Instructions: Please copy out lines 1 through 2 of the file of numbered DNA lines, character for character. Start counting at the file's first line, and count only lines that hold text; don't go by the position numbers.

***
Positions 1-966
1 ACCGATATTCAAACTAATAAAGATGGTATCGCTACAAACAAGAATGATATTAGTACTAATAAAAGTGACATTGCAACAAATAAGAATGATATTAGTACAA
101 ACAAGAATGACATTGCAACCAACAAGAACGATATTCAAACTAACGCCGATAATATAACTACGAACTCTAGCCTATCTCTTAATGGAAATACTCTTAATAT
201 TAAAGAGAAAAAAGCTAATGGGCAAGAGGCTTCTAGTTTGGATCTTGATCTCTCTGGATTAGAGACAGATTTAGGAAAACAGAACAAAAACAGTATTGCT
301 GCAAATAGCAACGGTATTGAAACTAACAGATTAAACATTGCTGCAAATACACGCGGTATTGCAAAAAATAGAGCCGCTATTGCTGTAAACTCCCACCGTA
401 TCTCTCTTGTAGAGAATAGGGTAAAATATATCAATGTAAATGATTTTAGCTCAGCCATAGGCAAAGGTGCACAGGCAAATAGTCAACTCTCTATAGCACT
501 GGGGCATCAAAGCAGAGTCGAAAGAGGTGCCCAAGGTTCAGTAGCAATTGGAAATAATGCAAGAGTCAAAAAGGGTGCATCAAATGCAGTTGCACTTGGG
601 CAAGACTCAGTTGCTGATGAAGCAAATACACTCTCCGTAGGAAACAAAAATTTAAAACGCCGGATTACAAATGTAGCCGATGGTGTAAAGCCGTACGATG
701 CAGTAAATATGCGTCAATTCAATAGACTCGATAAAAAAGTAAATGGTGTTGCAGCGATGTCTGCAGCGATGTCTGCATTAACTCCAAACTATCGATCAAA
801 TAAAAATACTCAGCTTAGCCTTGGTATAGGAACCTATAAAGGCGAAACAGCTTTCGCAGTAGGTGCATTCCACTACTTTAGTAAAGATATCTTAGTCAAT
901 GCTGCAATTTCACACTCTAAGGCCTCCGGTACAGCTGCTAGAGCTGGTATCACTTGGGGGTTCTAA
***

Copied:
Positions 1-966
1 ACCGATATTCAAACTAATAAAGATGGTATCGCTACAAACAAGAATGATATTAGTACTAATAAAAGTGACATTGCAACAAATAAGAATGATATTAGTACAA